"Julie, tell us the truth," (I always do . . .). "How many homes are we going to have to bid on before we successfully get into contract?" the earnest young couple half-heartedly asked.
"Well . . .," I responded, "that depends entirely on your learning curve." (Sorry to be so blunt,)
Regrettably, it's no joke that in this quickly escalating marketplace, both Buyers (and Agents), are finding it extremely difficult to keep pace, especially if you are from out of town, or worse yet, out of state, where Real Estate appreciation doesn't skyrocket at warp speed, AND where buying and selling something as important as a home, can take several weeks (or months) to transact, as opposed to mere days. (Wouldn't it be nice if we could just breathe a little and take some time? Yes, it would.)
Welcome to the Bay Area where available housing stock is well short and demand is exceedingly high! As such, nearly every good listing (and even those that are less than perfect) is experiencing multiple offers and often, with surprising results. (Note to Sellers, if you have a home with difficult flaws to overcome, NOW is the ideal time to sell it.) Moreover, Buyers are jumping through hoops to compete and come out ahead of the pack.
By way of explanation; last week I wrote two offers that both would have been hands down winners in last year's market, but came out well short in this year's. In both cases, the prospective Buyers had pre-inspected, waived the appraisal, loan, and inspection contingencies, were willing to close within seven days and were prepared to pay ALL CASH. (That's what I call committed Buyers.) But here's the thing, someone else was willing to pay far more and matched their very aggressive terms in kind. It's also worth noting (in this less-than-happy ending), that all of the other Buyers didn't get nudged out by a nose; they got beat by hundreds of thousands of dollars!!! In one instance, the house went nearly 65% over asking! (Say what?)
That's fairly sobering news to digest for Buyers when they have already come in 25-30% above the asking price, AND as their agent, it's not great news from where I sit either. Aside from the fact that I truly want to deliver the home to my clients, my earnings are actually dependent upon it as well. As Realtors, we are only paid when we actually close a transaction so I'm highly motivated to craft a winning offer. However, the sad fact is that when 17 Buyers step up to bat, only one will hit a home run and the rest will be left to regroup and move on to the next viable opportunity. (Batter up!)
In addition, it's noteworthy that the majority of the Bay Area's current listings have been strategically under priced as much as 25% in order to create the feeding frenzy that carries the value back UP. Whether you believe this to be disingenuous or not, it's a pricing strategy that has proven to be highly successful time and again. In other words, sharp pricing is here to stay. If you understand that this price represents the starting point and NOT the finish line, as Buyers, you'll be better positioned to adjust your expectations to meet the true "market value."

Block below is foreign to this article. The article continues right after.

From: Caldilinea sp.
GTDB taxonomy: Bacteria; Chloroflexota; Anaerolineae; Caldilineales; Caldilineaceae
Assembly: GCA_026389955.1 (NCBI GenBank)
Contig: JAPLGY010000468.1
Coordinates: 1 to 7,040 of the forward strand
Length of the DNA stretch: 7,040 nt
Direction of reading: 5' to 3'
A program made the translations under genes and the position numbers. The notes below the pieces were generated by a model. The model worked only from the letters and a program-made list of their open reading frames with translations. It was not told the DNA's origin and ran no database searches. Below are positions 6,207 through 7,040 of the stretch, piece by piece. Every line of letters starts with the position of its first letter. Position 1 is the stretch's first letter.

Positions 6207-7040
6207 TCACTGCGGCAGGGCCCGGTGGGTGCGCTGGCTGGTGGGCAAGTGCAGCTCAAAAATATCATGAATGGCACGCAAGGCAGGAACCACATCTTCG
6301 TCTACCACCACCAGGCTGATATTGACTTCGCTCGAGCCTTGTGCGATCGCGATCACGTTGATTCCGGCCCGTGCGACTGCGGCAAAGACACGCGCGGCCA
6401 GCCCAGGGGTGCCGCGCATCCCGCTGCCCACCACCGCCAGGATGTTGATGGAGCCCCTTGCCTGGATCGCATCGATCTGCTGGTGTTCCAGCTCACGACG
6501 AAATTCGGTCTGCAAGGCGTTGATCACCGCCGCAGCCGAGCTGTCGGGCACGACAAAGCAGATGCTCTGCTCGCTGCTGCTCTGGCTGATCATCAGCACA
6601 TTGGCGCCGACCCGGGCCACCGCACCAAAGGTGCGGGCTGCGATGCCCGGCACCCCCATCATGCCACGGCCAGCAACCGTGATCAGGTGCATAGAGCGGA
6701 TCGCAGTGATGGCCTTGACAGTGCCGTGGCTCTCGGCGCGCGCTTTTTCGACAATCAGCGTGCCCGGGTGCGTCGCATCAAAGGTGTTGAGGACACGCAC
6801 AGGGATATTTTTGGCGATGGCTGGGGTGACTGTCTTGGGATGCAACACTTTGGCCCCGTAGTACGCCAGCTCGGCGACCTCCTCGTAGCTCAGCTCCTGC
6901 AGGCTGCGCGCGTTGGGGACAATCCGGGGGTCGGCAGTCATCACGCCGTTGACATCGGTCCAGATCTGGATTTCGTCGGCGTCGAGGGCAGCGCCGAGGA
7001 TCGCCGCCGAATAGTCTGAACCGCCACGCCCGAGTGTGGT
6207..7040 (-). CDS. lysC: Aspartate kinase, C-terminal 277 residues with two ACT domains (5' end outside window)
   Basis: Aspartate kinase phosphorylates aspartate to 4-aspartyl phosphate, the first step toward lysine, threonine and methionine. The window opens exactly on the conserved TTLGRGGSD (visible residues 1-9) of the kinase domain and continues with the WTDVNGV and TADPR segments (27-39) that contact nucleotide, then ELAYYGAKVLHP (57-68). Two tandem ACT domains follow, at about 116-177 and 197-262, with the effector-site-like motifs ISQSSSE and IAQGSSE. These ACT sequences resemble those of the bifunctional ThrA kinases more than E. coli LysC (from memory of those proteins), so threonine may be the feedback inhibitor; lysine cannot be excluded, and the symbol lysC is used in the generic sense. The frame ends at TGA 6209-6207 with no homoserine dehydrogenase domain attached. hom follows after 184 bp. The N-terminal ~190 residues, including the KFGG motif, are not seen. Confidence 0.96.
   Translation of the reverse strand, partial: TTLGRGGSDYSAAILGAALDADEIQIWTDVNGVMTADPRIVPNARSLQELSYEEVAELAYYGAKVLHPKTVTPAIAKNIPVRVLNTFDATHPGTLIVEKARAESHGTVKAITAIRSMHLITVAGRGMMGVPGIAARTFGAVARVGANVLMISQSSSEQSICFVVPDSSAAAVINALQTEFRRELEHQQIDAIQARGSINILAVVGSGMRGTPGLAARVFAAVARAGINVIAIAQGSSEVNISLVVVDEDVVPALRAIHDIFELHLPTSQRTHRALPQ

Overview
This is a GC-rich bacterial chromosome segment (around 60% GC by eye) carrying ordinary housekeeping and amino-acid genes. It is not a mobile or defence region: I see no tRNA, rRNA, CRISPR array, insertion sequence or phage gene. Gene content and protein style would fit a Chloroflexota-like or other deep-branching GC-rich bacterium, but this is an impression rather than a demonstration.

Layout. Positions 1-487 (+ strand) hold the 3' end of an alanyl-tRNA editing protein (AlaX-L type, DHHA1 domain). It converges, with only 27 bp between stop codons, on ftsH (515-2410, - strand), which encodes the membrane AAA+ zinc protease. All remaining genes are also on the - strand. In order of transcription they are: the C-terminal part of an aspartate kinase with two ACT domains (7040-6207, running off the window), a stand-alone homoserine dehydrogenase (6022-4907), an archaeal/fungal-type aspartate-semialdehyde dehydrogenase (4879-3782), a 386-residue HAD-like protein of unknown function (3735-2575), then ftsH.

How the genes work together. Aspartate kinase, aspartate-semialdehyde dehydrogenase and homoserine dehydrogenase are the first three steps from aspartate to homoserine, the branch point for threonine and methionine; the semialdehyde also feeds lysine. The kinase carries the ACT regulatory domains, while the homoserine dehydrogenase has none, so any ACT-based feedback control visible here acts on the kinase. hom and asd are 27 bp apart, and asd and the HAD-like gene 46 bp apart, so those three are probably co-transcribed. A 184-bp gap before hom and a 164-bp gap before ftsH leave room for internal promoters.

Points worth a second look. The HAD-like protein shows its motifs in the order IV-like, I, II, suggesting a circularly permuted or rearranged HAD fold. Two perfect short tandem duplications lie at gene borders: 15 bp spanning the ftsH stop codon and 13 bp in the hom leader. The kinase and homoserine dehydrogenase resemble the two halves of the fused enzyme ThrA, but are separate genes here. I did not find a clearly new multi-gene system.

What's this mean moving forward?
It means that we (that's includes us agents) are going to have to recalibrate to gain a better understanding of where today's market actually lies. According to Trulia, metropolitan areas in and around "tech hubs" (Google, Apple, Facebook, Twitter . . .) average 82% higher housing costs than other large cities nationwide (with the exception of Austin, TX and Raleigh, North Carolina,; 'metros' that evidently have room to expand and keep up with the growing housing demands).
What's perhaps more surprising, according to Trulia, is that much of this gap predates the Internet era, which compared current "price per square foot" to "price per square foot" statistics back in 1990. Even then, the measurable gap in these coveted areas sat at 52%! In short, it's always cost more to live in California where the sun shines (almost) year round and where flip-flops are the preferred footwear. (Bring on the rain. We so badly need it.)
So why's it feel so much tougher?
The gap is wider; the next house UP is a BIGGER jump. There's more real cash in the market. There's TREMENDOUS pent-up Buyer demand. There's too little inventory; housing starts have failed to keep up, and interest rates are historically low, making the affordability index, well . . . unaffordable. And finally, while it's a great time to sell, the thought of competing in this difficult marketplace as a BUYER, has kept many people firmly ensconced in their homes.
My best advice to Buyers (and I'll be one soon) is to put more weight on what it costs to carry, as compared to what it costs to buy, AND then be prepared to write an offer that truly separates you from the pack.
That's the way to successfully acquire your next home - or your first (since you so kindly asked). Let's play to win.
Julie Gardner, has been writing The Perspective for 15 years and has published more than 600 essays. She is also a frequent contributor to the Sound Off column in the Real Estate section of The San Francisco Chronicle.